Open Letter: CFIB's Swift blasts Ontario government offer to elementary teachers

    TORONTO, Feb. 12 /CNW/ -

                                                             OPEN LETTER
    The Hon. Kathleen Wynne
    Minister of Education
    Mowat Block
    900 Bay St, 22nd Floor
    Toronto ON M7A1L2

    Dear Minister:

    On behalf of our 42,000 small and medium-sized business members in
Ontario, I would like to express our serious concern with your latest offer to
the Elementary Teachers' Federation of Ontario (ETFO). I was also surprised to
see reports in the media today that the elementary teachers' union was
"shocked" and "angered" by the offer. It is even more disquieting to learn
that they were "offended" by the fact that this offer was made public. Why
shouldn't the public be aware of this development when it is taxpayers' money
that will seal the deal with elementary teachers?
    In terms of the offer, we believe it is still prohibitively generous. A
$700-million deal, giving sizable increases in both salary and benefits to
elementary teachers, is a hard pill to swallow for Ontario's taxpayers, both
businesses and residents, especially at a time of growing economic instability
and rising unemployment. In addition, hiring an additional 1,500 teachers, as
the union demands, does not do anything to address the growing concern of
lower enrollment rates in the province. Taking such extraordinary measures to
satisfy unreasonable union demands sets your government on the treacherous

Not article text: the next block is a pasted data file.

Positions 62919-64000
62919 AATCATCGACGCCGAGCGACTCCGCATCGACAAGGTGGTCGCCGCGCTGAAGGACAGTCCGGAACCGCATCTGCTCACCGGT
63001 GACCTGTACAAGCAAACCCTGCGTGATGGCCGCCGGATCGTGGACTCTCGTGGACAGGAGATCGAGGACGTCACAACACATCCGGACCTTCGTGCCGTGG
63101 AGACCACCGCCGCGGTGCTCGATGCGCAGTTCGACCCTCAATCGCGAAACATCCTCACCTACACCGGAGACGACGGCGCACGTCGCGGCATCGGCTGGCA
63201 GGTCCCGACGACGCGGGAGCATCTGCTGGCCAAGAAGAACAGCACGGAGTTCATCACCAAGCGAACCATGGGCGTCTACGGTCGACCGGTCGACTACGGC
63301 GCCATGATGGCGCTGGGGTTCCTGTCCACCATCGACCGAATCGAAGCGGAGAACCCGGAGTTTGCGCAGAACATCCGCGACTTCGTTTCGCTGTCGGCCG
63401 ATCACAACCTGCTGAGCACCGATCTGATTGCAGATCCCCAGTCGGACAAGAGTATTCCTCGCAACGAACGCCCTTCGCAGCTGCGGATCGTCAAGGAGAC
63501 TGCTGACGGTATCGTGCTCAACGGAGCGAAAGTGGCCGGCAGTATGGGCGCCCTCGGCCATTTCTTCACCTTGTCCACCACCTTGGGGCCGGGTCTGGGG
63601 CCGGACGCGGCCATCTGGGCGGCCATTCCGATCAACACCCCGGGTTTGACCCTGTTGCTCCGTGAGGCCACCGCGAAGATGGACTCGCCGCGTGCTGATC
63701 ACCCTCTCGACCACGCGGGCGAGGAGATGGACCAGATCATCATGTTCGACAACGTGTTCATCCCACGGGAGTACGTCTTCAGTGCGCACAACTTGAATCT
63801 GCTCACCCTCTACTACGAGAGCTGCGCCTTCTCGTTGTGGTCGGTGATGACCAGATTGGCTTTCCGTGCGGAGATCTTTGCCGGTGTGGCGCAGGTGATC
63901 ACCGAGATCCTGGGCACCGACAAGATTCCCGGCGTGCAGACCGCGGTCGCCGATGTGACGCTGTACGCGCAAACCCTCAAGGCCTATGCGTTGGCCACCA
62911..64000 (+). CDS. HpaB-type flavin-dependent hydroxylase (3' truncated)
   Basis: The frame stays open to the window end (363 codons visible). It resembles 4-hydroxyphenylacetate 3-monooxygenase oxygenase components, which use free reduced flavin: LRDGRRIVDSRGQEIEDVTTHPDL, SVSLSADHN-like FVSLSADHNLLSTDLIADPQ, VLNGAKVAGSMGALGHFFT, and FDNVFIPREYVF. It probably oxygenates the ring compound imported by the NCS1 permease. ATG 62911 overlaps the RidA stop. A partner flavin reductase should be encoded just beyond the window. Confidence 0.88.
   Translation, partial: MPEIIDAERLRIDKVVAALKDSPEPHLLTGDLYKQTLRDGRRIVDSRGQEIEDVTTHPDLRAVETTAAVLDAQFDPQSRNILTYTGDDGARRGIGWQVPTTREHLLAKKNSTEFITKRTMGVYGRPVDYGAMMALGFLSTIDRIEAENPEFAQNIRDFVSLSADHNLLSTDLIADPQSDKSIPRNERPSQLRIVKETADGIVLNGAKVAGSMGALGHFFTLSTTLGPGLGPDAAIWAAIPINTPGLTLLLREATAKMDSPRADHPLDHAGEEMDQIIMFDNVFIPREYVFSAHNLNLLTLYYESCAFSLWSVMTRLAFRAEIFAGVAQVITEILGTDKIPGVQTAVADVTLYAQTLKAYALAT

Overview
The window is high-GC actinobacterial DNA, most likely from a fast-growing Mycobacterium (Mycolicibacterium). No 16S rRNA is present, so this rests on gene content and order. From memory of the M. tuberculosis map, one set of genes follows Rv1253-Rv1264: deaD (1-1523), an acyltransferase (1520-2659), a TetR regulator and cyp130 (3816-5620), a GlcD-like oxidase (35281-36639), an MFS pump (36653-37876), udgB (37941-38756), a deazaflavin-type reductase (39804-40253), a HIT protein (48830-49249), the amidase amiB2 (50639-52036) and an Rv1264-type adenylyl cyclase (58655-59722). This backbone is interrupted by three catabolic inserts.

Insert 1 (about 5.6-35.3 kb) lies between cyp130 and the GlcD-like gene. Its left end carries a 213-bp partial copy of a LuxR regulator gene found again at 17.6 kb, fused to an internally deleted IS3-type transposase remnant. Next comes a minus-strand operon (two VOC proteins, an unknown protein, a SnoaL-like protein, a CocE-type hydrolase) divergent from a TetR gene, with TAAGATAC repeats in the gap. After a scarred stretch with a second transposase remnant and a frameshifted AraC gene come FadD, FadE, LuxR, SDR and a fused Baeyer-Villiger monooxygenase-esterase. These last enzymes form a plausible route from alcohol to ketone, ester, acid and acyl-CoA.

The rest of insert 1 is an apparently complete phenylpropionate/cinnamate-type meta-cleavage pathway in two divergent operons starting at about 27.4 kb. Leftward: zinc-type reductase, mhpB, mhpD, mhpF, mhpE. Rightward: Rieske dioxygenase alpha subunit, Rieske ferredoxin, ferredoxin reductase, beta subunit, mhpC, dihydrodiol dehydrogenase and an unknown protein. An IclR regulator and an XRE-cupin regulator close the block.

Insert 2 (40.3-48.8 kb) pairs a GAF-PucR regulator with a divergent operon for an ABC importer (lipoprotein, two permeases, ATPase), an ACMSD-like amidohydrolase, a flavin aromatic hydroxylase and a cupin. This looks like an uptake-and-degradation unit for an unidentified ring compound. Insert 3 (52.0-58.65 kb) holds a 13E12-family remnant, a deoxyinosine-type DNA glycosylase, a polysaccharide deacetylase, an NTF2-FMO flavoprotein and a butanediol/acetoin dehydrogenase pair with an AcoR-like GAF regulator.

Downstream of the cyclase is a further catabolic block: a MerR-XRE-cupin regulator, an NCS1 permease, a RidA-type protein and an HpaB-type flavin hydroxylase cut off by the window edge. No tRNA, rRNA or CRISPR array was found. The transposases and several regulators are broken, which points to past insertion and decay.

path of maintaining the same level of "generosity" when other public contracts
come up for renewal.
    It is unfair to all Ontarians to be held hostage to the selfish demands
of a labour group. Unions should not be allowed to use public fear as a
bargaining chip and this is precisely why CFIB has long advocated that strikes
should not be allowed in the public sector. Instead of threatening the
province with a labour disruption, the union leadership should have weighed
their members' wages and benefits against those of private sector employees to
find out how overly generous they already are.
    CFIB's latest Wage Watch study shows that public sector education workers
in Ontario receive on average nine percent more in annual salary and benefits
than their counterparts in matching positions in the private sector. In fact,
this is a very conservative estimate based on 2006 Census data and the
difference is much higher in the larger cities in the province.
    Your new offer also comes with improved benefits, which undoubtedly
translate to enhanced pension benefits to elementary teachers. While we do not
begrudge anyone the right to save for their own retirement, we strongly oppose
your government's inclination to use the taxpayer as the default go-to
mechanism for covering pension plan shortfalls. The most recent assault on the
Ontario taxpayer occurred last year when your government decided to pour an
additional $300 million into the Ontario Teacher's Pension Plan (OTTP). With
major investment portfolios collapsing in 2008, we wonder how much the
taxpayers' bailout to the OTTP will be this year. Our small business members
are rightly angry that they are being saddled with the funding of lavish
public sector pension plans at a time when they cannot afford anything
remotely comparable for their own retirement.
    Your government will be doing a major disservice to the majority of
taxpayers in the province if the above discrepancies are not addressed. We
welcome your feedback on this issue.



    Catherine Swift
    President & CEO

    Attached:  Wage Watch, 2008
               Canada's Pension Predicament, 2007

For further information:

For further information: If you would like to arrange an interview with
Catherine Swift, call Gisele Lumsden, Adam Miller or Meghan Carrington at:
(416) 222-8022

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